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The Group Travel Leader Going on Faith Select Traveler

Illinois: Reunions think green

Photo by John Merkle, courtesy DuPage CVB

Chicagoland’s parks are more than leafy green respites. In recent years, they’ve become a magnet for military and family reunions.

Mary Patchin, director of sales for Chicago Southland CVB, hesitates to estimate the number of parks in the behemoth area of 62 towns and villages her bureau represents. Those public green spaces with their picnic pavilions and barbecue pits are a big reason the area does a booming family reunion business, according to Patchin.

Of course, the Chicago suburbs have other merits. Chicago Southland and DuPage County, which is 20 miles west of downtown Chicago, can also tout accessibility via the web of interstate highways that intersect in America’s middle and two major airports, O’Hare International and Midway.

The suburbs also offer the varied accommodations reunions seek — from the no-frills limited-service to full-service properties happy to handle banquet and other group events.
DuPage County has more than 115 hotels and 16,000 guest rooms; Chicago Southland has more than 70 hotels.

But the parks are a big plus. A military planner favorite is Cantigny Park, in Wheaton, Ill., 500 acres that goes far beyond grass and trees, with two museums, a golf course and formal gardens.

The allure for military veterans is the park’s First Division Museum, first opened in 1960, and housed since 1992 in a modern building where the history of the 1st Infantry Division of the U.S. Army is covered from the Revolution to Desert Storm. World War I trenches, landing craft for the invasion of Normandy during World War II and the jungles of Vietnam are there to explore. Outdoors, tanks and artillery line walkways leading to the museum.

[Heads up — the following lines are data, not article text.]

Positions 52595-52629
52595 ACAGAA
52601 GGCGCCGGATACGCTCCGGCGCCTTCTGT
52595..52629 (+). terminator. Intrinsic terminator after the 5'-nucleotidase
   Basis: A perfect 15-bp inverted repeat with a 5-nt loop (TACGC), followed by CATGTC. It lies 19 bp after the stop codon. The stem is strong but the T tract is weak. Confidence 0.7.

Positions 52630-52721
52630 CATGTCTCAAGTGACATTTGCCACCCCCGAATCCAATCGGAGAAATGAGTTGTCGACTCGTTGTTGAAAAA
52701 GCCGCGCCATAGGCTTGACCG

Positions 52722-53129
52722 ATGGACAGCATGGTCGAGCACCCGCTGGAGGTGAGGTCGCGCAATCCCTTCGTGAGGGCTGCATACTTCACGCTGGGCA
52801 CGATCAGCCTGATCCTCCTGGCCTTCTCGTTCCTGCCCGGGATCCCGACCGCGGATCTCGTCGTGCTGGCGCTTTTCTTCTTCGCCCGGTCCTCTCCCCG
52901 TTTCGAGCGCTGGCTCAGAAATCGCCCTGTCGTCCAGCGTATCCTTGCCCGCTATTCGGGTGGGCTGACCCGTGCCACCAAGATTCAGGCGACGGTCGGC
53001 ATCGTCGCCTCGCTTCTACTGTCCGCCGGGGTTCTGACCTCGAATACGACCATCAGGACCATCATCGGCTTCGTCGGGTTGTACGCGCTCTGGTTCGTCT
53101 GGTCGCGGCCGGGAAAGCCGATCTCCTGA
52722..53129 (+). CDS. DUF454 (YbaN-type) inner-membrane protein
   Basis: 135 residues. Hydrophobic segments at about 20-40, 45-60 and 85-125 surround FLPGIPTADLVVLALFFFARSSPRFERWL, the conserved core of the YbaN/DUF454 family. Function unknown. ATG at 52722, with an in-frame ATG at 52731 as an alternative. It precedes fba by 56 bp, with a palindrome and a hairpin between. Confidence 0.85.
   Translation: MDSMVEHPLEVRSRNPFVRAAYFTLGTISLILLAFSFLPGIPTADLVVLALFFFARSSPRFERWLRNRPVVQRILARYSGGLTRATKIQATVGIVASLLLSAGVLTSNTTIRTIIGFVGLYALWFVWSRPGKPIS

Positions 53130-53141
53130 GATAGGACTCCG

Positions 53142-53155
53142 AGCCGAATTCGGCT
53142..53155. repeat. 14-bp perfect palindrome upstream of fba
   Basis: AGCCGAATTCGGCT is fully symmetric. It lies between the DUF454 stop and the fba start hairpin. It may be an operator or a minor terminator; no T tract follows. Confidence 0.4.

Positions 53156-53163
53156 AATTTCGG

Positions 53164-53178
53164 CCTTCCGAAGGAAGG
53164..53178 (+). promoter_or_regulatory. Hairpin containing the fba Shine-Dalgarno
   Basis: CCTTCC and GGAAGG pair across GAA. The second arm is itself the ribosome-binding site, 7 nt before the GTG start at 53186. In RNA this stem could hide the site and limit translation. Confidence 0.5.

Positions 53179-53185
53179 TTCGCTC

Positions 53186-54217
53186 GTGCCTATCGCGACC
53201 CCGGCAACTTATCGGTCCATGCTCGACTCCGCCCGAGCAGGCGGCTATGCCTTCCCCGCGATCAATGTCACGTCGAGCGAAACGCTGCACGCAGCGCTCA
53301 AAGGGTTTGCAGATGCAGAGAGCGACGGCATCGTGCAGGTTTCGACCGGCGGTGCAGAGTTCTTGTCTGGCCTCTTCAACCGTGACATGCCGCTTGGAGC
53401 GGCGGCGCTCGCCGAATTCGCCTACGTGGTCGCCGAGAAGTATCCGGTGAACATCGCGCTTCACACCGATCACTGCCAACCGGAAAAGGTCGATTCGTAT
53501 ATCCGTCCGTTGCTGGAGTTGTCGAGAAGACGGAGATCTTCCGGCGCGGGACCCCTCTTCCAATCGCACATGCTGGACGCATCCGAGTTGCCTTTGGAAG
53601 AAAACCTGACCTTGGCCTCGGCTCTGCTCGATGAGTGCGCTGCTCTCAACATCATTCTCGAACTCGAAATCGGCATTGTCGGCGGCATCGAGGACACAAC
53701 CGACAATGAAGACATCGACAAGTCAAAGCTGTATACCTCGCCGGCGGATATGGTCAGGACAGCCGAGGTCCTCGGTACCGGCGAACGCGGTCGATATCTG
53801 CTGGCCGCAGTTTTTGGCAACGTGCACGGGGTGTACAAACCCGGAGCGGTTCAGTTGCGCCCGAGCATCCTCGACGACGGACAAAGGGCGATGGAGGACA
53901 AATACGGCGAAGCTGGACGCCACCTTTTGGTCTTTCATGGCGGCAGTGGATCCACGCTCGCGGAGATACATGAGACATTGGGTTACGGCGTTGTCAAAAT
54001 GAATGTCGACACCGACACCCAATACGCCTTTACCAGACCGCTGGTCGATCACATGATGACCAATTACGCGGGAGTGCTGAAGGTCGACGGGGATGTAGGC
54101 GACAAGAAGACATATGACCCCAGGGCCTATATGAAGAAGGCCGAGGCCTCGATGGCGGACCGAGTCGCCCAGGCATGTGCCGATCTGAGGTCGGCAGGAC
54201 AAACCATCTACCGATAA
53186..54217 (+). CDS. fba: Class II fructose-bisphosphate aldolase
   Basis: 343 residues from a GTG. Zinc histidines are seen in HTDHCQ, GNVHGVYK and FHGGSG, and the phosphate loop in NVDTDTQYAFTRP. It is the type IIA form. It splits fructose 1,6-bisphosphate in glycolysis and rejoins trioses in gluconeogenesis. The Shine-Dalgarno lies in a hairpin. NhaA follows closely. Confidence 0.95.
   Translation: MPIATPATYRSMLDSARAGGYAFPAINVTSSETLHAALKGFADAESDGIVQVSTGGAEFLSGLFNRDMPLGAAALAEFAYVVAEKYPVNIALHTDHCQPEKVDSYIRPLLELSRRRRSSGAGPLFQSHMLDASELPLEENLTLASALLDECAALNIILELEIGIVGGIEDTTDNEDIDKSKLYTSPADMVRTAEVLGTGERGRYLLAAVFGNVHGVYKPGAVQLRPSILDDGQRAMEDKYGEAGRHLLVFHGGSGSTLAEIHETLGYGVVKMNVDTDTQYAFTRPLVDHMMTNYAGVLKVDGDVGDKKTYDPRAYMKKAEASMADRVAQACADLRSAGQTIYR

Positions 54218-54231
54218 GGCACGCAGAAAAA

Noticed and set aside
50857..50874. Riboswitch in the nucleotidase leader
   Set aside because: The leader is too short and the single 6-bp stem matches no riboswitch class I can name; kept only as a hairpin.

A stop at the park is always part of the DuPage CVB’s familiarization trip for military meeting planners, and a visit there has been known to seal deals.

Said Lisa Lander, director of sales for the bureau: “One time, after we watched the video presentation about the park, a military planner turned to me and said, ‘I think I’m done.’” DuPage County won the bid for his reunion.

Cantigny was originally the estate of Col. Robert R. McCormick, who served in the 5th Field Artillery, 1st Division, during World War I and later became the editor and publisher of the Chicago Tribune. His home is now the park’s Robert R. McCormick Museum.

Realizing that the reunion meeting planners aren’t always aware of the free assistance a CVB can provide, both the Chicago Southland and DuPage County CVBs have done workshops for those markets. Last summer, the DuPage CVB partnered with the Reunion Friendly Network, a national organization that helps military groups plan their reunions, for a four-day event that showed military planners DuPage’s assets. Chicago Southland has two family reunion workshops each year.

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